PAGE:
Growing up, people told Korean American artist Christine Sun Kim that sound would not have a presence in her life—but she refused to let the world dictate her creativity. Born Deaf, Christine discovered her love for art at a young age. Throughout grade school, art curriculum may have taken a back seat, but she always loved visual art. She pursued a master’s in fine arts at the School of Visual Arts in New York City, but still struggled to find the perfect medium to express herself.

While she continued to draw and paint, she finally found her artistic voice in 2008, at a residency in Berlin, Germany. Many galleries in the city focused on sound art—and that’s when it clicked. Christine believed sound wasn’t just something you can hear. It can be felt, seen, and thought about. In her 2015 TED Talk (which you should all watch!), she shared how “sound is so powerful that it could disempower me and my artwork or it could empower me. I chose to be empowered.”

Christine then earned a second master’s in fine arts in sound and music at Bard College. After making Berlin her permanent home, she traveled all over the world to showcase her groundbreaking pieces, including one week of lullabies for roux, game of skill 2.0, and Trauma, LOL.

Her critically acclaimed work explores communication, language, and experiences she’s had as part of the Deaf community. And her artwork’s medium includes video, drawing, writing, performance, sound installation, and humor.

Places where she has exhibited include the Times Art Center and Deutsche Oper in Berlin, the Whitney Museum and Museum of Modern Art in New York, and MIT’s List Visual Art Center. Two of her pieces will also debut at the Smithsonian American Art Museum in Washington, D.C. in 2022.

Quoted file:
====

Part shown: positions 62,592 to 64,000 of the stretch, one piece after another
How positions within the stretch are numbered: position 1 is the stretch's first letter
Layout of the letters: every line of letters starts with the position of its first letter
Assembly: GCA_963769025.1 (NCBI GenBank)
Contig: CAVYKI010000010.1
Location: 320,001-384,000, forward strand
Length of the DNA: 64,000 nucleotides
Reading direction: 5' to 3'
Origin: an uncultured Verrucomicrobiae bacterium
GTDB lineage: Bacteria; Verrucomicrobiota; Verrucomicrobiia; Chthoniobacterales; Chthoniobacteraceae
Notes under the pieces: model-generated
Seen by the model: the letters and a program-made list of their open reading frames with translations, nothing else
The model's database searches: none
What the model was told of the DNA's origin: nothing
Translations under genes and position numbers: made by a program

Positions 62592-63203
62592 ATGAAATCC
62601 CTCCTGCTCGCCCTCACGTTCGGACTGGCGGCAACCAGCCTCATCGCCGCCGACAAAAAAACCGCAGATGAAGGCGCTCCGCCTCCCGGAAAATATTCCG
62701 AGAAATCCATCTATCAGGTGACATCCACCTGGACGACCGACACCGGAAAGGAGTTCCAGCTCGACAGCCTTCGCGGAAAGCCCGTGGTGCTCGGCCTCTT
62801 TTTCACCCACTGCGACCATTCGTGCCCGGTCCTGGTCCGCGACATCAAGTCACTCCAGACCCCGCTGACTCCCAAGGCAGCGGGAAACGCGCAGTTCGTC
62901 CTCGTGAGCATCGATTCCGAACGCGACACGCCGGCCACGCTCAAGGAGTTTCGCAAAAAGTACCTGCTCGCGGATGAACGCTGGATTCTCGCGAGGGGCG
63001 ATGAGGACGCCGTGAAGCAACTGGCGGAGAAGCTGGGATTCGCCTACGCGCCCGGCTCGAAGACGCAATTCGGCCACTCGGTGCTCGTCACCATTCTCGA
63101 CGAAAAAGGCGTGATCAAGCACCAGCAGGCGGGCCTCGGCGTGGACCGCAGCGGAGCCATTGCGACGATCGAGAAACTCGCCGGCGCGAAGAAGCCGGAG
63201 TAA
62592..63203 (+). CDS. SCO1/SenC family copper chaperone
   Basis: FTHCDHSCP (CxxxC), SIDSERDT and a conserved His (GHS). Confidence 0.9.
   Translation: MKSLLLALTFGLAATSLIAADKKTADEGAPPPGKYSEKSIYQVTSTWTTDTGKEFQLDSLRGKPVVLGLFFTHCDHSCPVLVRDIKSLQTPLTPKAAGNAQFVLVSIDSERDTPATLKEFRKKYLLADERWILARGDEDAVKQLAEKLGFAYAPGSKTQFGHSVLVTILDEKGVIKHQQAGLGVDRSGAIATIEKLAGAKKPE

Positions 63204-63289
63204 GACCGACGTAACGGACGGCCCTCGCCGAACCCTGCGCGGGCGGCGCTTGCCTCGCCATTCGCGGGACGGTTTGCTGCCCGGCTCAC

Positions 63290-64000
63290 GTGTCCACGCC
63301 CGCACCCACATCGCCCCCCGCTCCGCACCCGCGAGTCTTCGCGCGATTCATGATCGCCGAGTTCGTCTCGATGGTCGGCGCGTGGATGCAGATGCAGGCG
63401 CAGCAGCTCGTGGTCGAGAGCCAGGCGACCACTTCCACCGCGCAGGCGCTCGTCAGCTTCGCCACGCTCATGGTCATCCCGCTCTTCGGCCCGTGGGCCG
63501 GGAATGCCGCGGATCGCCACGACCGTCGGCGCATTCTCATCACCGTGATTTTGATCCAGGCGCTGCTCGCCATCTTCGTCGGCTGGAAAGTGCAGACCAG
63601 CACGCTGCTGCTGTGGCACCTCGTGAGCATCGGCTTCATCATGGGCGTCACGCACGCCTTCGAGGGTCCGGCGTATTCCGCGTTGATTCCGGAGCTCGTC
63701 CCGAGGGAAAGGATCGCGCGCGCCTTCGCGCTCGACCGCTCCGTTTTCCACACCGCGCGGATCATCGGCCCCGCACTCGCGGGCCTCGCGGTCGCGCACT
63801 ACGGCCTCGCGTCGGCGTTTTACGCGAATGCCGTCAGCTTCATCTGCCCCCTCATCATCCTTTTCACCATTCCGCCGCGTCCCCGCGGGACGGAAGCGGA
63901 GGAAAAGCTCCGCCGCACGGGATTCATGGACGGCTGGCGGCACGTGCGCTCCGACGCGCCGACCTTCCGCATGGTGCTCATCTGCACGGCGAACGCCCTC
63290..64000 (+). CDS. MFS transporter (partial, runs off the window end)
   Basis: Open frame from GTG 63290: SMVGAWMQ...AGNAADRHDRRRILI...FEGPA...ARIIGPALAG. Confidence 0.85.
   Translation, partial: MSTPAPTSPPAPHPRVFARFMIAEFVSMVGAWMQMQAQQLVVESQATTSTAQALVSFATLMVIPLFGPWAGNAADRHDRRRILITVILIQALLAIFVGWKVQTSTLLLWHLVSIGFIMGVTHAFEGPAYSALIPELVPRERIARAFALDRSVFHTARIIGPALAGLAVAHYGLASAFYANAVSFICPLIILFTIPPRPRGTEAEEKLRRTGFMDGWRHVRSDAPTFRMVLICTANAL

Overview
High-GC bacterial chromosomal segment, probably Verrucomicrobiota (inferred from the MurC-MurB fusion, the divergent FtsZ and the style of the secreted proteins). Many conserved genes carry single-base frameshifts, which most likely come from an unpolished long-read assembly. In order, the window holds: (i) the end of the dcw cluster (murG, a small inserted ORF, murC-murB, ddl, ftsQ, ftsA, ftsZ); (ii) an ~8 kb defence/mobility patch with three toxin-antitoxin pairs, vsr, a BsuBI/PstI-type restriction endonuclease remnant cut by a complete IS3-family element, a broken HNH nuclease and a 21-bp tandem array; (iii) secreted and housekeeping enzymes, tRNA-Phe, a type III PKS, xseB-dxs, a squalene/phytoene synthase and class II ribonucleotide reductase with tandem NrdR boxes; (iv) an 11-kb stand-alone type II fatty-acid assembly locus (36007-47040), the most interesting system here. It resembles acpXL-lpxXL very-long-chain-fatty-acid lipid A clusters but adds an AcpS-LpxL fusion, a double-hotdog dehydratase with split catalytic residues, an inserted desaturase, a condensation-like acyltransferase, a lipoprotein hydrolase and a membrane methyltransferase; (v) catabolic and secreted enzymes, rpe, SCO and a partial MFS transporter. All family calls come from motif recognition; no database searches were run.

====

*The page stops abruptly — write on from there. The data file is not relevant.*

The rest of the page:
She was also the first Deaf Asian American to perform the national anthem and “America the Beautiful” in American Sign Language at the Super Bowl. Unfortunately, only a few seconds of her performance was broadcasted, and Christine expressed her disappointment in a New York Times op-ed.

Christine’s innovation shows us what can happen if we step outside society’s expectations: We unleash our potential.

3. Sen. Tammy Duckworth

Politician and retired Army National Guard lieutenant colonel

Tammy Duckworth by Senete Democrats

Image by Senate Democrats

Senator Tammy Duckworth is the living, breathing definition of courage. Tammy’s proudly Thai American and of Chinese descent, and one of the highest-ranking Asian Americans in elected office. She’s also the first senator to give birth while serving in office, and the first woman with a disability elected into Congress.

Tammy grew up in a military family and spent her childhood living in Southeast Asia, becoming fluent in Thai and Indonesian. When her family moved to Hawaii, she had to work odd jobs after school to help her parents make ends meet. Her father, a war veteran, struggled to find work.

Throughout college, Tammy continued to work hard and graduated from the University of Hawaii. After getting her master’s in international affairs from George Washington University, friends encouraged her to join the Army ROTC. She then became a helicopter pilot, one of the few combat roles available to women at the time. Tammy was a pilot for over a decade and absolutely loved it.

During the Iraq War, she served as a battle captain and assistant operations officer. In November 2004, Tammy was on a combat mission when her Black Hawk helicopter was taken down by a grenade, causing her to lose her legs and parts of her right arm. Her crew bravely saved her life. Tammy was awarded a Purple Heart for her service and dedicated most of her career afterward to veteran affairs. She especially supports fellow veterans who were wounded in battle.